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Visual Provided by Tracy Morin

Down Neck

Tracy Morin
Flash • Nonfiction

Wings, drumsticks, thighs. You could get parts in a grocery store package, polished clean – the easy version. Whole birds were something else.


Mom would drive us to Newark’s Ironbound section, a.k.a. Down Neck, where, elementary-age, I guzzled greedy the after-dinner drink she handed me with a laugh, then looked away, that night at the Spanish Sangria restaurant.

It was a Sombrero: Kahlúa and milk. A kid-friendly cocktail. On the house, they always said. How did I know so young to work so quickly? An inch of liquid disappeared wild up the skinny red plastic straw in seconds. Mom turned back to me and grabbed the glass, eyes flung wide. What did you do!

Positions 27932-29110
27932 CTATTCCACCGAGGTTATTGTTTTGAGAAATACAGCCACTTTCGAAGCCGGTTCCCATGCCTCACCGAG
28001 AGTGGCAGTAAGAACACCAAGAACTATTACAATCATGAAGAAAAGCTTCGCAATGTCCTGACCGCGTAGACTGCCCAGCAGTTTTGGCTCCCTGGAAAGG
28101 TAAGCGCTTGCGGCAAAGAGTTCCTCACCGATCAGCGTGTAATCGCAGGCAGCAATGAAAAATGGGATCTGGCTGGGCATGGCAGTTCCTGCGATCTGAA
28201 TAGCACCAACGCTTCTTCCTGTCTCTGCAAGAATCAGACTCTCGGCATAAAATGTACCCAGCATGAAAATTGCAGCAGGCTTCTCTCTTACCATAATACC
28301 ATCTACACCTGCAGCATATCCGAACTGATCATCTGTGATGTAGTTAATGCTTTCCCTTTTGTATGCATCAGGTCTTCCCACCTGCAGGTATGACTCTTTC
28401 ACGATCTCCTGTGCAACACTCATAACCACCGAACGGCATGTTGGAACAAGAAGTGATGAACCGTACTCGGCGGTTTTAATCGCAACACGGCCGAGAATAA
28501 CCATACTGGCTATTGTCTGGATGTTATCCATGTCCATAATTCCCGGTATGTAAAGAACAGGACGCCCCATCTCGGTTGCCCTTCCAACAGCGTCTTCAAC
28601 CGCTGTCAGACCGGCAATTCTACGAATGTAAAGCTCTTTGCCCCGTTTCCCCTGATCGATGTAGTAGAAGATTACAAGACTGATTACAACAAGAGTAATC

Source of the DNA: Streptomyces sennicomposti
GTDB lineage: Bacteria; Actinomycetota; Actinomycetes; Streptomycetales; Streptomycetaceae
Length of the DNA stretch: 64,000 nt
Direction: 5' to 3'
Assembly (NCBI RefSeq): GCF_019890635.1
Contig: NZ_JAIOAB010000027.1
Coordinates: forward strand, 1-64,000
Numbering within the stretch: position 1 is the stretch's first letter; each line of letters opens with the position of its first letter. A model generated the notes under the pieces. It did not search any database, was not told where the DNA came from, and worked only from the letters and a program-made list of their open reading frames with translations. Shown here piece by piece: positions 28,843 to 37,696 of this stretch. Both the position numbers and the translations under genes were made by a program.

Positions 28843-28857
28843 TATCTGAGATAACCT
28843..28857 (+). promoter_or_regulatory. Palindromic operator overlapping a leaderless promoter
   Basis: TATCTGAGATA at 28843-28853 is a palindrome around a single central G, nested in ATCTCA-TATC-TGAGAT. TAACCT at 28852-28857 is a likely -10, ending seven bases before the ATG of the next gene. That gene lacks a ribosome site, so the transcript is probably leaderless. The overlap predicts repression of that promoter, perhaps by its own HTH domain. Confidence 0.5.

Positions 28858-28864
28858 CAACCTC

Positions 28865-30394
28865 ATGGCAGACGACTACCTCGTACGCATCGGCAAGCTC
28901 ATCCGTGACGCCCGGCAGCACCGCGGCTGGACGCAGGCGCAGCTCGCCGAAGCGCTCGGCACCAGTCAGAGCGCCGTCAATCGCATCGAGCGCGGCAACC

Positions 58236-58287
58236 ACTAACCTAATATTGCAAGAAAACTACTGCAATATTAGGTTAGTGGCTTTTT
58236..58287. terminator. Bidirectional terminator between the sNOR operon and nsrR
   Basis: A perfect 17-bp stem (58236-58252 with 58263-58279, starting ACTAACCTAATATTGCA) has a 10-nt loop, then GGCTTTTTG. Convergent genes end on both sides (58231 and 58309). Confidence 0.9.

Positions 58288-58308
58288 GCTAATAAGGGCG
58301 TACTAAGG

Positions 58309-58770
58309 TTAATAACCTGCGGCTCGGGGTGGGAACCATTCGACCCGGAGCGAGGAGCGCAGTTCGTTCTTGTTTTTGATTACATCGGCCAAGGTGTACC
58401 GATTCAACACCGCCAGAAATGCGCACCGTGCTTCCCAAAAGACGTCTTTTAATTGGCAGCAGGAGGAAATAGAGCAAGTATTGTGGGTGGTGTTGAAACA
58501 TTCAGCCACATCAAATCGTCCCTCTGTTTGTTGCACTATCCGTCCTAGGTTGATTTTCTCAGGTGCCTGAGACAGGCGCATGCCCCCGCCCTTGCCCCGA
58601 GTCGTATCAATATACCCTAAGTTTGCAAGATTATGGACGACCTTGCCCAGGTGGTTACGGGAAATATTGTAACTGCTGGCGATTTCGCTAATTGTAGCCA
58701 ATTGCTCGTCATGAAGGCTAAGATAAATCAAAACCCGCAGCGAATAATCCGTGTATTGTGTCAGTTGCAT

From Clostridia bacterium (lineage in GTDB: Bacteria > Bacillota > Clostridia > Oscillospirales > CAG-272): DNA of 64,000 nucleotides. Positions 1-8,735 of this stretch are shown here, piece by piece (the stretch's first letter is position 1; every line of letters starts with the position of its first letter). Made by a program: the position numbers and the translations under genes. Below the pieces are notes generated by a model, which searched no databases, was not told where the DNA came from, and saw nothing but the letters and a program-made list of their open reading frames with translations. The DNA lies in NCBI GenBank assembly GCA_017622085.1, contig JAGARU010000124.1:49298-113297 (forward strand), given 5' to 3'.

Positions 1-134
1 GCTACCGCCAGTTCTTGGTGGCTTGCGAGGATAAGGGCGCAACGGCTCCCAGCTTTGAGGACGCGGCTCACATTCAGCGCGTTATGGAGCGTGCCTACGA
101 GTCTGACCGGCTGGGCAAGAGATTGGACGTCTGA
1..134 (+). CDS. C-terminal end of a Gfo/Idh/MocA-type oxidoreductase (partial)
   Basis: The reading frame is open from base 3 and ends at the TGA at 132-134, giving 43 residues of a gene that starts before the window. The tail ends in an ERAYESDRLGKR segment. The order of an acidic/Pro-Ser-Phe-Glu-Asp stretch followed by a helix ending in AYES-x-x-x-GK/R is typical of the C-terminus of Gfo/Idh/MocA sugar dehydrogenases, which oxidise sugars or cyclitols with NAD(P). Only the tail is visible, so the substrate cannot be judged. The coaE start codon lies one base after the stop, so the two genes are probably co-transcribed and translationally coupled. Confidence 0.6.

The chicken store was for the housewife and workman who wanted it extra-fresh: chosen alive from cages behind the counter, weighed, sacked home dead and whole, beige-pink flesh pressing butcher paper. The air pitched with screeches. They killed in the back. You couldn’t hold your breath for long enough. A sole window, high up on the prisonlike concrete white wall, backlit the feathers and dust motes drifting lazy to the floor – silent resignation letters.


At home, Mom ripped out their hearts or whatever innards too ugly to consider. I’d try to forget where it came from. I was a kid already turning – into a vegetarian, into a drunk. What governs the things we choose to swallow? I was a kid often told, Stop asking so many questions.